Start-ups should focus on the business product, not the money

PUBLISHED : Friday, 14 April, 2017, 2:00pm
UPDATED : Friday, 14 April, 2017, 9:13pm

Financial technology is the buzzword in Asia right now – from Hong Kong to Tokyo, Singapore to Australia, start-ups are looking to grow new businesses, financial institutions are looking for innovative ideas and governments are hoping the marriage between the two spurs new business.

Fintech investment in Asia-Pacific is on the rise. Last year’s record investment in China – pushed by a wave of “blockbuster deals” including US$4.5 billion raised by Alibaba Group Holding’s finance affiliate – was more than three times the US$2.97 billion logged in 2015, according to an Accenture statement that cited analysis of CB Insights data.

But while fundraising is important, the founders – the management teams – of start-ups shouldn’t focus only on the money. The primary focus should be the product. This is a version of ‘build it and they will come’: build a good product and the money will flow.

History teaches of technology bubbles where start-ups have come and gone in a flash because the focus wasn’t on a product but rather a quick buck

Accenture has been running the FinTech Innovation Lab Asia-Pacific in Hong Kong for four years – indeed we call for applicants to this year’s Lab at the end of the month – and during this time we have helped nurture fintech start-ups.

Most journalists ask: “How much funding have they raised?”

But the more important question is “what product have they developed?” This is what management should concentrate on. It seems self-evident, but history teaches of technology bubbles where start-ups have come and gone in a flash because the focus wasn’t on a product but rather a quick buck.

Increasingly, the criticism we hear from venture capitalists and large financial institutions looking to invest in or partner with start-ups is that there is an abundance of good technology, but not necessarily good applicability. If the product doesn’t have a tangible use for customers, or isn’t easily applicable to existing technology in companies, it may be a genius idea that never gets implemented.

In our Lab, we have mentored companies who have kept their eye on developing a product that is useful to customers and realistically implementable.

Take Hong Kong-BitSpark, a 2015 alumnus of the FinTech Innovation Lab Asia-Pacific. Its business concept is to offer a low-cost remittance service that uses blockchain technology. Since its participation in the Lab, it has extended its services from Hong Kong, the Philippines, Indonesia and Vietnam to include Malaysia, Nigeria and Pakistan as well. Last year it also launched a blockchain payment mobile app called Sendy for individuals that requires no knowledge of blockchain technology to gain access to cheaper remittances and country options.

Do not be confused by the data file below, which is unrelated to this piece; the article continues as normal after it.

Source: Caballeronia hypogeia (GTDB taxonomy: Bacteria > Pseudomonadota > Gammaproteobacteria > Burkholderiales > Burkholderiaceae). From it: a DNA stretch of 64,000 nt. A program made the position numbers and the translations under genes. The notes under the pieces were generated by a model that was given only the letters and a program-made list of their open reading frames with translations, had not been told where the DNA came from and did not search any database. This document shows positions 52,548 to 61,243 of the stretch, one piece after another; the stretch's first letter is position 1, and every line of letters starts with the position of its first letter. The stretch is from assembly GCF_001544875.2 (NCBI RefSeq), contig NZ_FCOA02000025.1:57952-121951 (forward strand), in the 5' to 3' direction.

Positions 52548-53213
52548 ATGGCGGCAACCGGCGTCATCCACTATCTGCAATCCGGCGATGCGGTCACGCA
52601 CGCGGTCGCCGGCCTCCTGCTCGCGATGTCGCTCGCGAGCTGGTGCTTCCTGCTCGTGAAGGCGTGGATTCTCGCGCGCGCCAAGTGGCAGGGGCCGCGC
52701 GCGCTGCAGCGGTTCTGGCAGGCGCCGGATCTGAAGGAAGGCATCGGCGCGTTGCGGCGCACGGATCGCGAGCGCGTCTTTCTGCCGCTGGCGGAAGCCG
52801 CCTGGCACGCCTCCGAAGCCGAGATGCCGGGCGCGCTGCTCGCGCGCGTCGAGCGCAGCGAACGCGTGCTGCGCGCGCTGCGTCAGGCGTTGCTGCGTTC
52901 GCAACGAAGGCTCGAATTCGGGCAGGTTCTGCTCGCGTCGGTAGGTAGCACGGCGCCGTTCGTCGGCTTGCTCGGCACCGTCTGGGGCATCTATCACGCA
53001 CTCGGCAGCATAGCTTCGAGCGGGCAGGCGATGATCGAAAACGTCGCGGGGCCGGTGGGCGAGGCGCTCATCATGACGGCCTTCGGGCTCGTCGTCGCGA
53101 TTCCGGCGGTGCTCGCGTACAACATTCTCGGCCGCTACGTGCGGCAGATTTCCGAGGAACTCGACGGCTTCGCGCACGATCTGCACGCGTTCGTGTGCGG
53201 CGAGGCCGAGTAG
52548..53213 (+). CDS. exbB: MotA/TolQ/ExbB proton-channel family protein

Another start-up example is Sydney-based Moroku, which was also a 2015 alum. It has been developing a gamified application platform, GameSystem, with a suite of apps on top to make banking more engaging. Since participating in the Lab, Moroku has delivered a mobile banking application aimed at parents and kids, ChoreScout, and licensed the technology to Misys, the London-based financial services software company, thus helping to educate the next generation about money management.

Misys has integrated GameSystem into its digital platform. The rationale? Research suggests that consumers spend more than a billion hours a month playing mobile games, so the case for gamification in helping banks to attract, engage and retain customers is compelling.

Moroku and BitSpark are on one level developing vastly different types of fintech solutions –BitSpark isn’t quite competing with banks, who typically don’t operate in the low-cost remittance space – but it is offering a banking service. Moroku is unequivocally collaborating with banks, offering a fintech solution that is designed to enhance their banking service.

Both are arguably operating in a socially responsible space, with Bitpsark trying to reduce costs for people who historically are gouged by moneylenders, and Moroku trying to help people do the hard work with their money and encourage banks to compete on purpose.

Not all participants are trying to change the world. We have had start-ups focused on developing better charts, others on fraud detection and back office services, for example. But they all are focused on developing a solution that can change financial services.

The management takeaway lesson from these start-ups are they focused first on building their business offering. This doesn’t mean you don’t take fundraising seriously, but rather that fundraising shouldn’t be your sole aim.

Adrian Seto is Accenture’s director of fintech innovation in Asia-Pacific